Genesis 11:4

Is work all about me, my self-worth, building a personal brand, accumulating wealth and retirement, while making a name for myself? Isn’t this a Tower of Babel mentality? 

There are two traps that we easily fall into. Our job, and the money and prestige it generates, can either feed our ego and selfish desires, or it can do the opposite where we tend to grumble and complain due to discontentment.

Consider these verses:

He who loves money will not be satisfied with money, nor he who loves wealth with his income; this also is vanity.
Ecclesiastes 5:10 

But godliness with contentment is great gain, for we brought nothing into the world, and we cannot take anything out of the world.
1 Timothy 6:6‭-‬7 

Whatever you do, work heartily, as for the Lord and not for men.
Colossians 3:23

The Work Of Redemption
As mentioned in the introduction, after the fall God had a plan to restore and redeem and work continued to be incorporated into His plan. Below is a helpful excerpt from a devotional by the team at Theology of Work regarding “God’s Good Idea: Work and Redemption.”

Despite the curse, the work commissioned in Genesis 1 and 2 continues. There is still ground to be tilled and phenomena of nature to be studied, described and named. Men and women must still be fruitful, must still multiply, must still govern.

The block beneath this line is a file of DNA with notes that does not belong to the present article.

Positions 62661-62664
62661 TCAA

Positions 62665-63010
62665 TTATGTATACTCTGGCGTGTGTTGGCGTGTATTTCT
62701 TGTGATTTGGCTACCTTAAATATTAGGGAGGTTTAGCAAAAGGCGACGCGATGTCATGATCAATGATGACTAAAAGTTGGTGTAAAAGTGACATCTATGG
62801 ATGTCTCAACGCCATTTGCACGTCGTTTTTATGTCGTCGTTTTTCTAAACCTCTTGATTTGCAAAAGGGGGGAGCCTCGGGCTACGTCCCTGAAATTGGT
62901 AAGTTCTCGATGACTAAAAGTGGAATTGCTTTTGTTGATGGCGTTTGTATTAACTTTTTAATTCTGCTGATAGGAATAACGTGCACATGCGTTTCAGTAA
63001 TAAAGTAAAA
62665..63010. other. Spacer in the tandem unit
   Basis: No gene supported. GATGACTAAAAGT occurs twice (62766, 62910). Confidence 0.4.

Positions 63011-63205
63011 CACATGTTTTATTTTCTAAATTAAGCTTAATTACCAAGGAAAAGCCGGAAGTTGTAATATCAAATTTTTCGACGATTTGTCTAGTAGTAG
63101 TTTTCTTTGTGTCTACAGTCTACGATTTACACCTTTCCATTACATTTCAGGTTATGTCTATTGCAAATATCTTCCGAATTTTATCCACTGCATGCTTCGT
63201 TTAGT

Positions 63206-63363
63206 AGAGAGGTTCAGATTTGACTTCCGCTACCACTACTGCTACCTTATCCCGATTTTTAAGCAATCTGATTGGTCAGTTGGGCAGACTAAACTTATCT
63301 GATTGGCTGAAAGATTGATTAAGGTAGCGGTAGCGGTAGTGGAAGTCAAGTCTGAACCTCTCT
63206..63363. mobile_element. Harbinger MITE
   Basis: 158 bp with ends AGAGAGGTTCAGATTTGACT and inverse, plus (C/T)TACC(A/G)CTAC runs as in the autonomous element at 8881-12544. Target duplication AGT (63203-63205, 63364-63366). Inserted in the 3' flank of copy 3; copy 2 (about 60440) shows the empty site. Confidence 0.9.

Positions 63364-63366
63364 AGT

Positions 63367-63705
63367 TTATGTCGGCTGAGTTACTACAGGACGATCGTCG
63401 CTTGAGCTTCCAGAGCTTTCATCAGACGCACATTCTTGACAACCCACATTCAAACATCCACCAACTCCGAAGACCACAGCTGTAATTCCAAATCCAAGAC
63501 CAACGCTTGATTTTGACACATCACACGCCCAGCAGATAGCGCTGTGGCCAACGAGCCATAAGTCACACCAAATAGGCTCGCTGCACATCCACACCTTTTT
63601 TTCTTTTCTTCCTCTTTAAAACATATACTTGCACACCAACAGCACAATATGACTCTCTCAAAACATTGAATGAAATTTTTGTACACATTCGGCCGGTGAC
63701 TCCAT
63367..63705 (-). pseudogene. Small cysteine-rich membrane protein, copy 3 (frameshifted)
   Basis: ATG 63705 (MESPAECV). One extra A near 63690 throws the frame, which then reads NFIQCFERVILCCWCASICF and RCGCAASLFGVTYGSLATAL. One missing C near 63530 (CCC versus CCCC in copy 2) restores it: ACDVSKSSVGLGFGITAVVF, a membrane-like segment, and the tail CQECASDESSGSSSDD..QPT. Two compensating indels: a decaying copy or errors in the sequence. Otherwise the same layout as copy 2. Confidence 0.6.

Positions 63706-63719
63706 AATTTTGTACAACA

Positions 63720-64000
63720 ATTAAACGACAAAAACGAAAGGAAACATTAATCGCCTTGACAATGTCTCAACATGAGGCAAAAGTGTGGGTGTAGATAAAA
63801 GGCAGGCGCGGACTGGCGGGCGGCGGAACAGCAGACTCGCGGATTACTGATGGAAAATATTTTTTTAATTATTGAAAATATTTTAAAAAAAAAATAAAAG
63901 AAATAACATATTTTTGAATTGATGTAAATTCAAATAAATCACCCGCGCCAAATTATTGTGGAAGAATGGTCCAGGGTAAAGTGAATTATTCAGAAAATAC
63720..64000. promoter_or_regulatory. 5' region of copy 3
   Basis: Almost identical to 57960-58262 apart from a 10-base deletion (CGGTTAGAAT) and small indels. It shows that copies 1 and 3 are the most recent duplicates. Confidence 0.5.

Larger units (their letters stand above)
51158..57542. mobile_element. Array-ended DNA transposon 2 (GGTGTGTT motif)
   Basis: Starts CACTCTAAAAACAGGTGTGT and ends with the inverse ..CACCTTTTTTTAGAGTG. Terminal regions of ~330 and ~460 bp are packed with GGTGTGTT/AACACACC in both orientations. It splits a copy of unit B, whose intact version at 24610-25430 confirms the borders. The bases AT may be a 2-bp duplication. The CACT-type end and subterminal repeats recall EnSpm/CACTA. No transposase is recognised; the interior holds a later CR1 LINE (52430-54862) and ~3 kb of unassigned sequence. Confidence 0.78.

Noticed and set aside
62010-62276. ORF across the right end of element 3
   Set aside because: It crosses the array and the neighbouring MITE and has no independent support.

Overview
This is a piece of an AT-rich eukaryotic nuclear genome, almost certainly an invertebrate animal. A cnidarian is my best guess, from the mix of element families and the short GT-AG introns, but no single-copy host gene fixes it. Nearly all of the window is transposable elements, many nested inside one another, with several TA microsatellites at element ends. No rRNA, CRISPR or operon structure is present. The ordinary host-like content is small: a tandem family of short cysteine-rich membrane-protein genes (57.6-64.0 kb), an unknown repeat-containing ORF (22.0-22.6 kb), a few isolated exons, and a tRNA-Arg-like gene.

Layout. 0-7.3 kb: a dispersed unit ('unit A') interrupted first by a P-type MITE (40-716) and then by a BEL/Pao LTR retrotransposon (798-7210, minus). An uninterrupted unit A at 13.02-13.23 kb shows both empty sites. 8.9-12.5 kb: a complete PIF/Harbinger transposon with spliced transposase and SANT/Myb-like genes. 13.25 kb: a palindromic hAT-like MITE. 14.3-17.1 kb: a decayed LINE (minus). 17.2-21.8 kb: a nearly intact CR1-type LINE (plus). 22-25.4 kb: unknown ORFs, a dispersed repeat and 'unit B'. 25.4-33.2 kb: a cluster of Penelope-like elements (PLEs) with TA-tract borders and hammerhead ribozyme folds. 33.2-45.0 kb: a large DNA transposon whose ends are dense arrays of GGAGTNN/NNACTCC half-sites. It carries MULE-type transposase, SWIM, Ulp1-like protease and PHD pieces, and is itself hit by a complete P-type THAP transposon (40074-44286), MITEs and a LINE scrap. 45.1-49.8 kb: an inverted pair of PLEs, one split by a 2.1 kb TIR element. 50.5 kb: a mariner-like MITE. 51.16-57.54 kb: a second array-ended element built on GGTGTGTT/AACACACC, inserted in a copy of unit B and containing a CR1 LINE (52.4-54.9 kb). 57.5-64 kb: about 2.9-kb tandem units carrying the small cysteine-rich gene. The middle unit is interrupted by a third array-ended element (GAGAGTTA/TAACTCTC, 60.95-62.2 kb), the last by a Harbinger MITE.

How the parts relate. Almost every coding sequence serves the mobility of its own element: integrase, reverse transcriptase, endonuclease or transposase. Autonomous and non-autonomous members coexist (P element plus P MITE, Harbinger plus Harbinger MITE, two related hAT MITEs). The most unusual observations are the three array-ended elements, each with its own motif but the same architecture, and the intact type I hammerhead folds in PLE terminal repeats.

But now, a second layer of work must also be accomplished—the work of healing and repairing things that go wrong and evils that are committed. In a world of sin and sadness, many jobs echo God’s redemption: Scientists and salespersons help people overcome various difficulties by providing products to make life easier and healthier. Law enforcement officers and parents provide safety in the midst of chaos. Accountants and repairmen fix broken ledgers, appliances and technology.

These and other roles project hope for the coming restoration (Revelation 21:1). One day, brokenness will be gone; pain will be no more. But until that day, even the most frustrating jobs can be means by which we carry out the “ministry of reconciliation” (2 Corinthians 5:18). We can reflect Jesus’ finished work in our own lives as we display God’s characteristics to the world and work to redeem areas of brokenness.

The Greater Purpose
While we can’t work to earn our salvation, we can show the world where our Hope lies as we’re working. As we’re going and doing we can show by our actions and how we conduct ourselves that there is a greater purpose to what we do. The purpose includes the greatest command to love the Lord our God and our neighbors.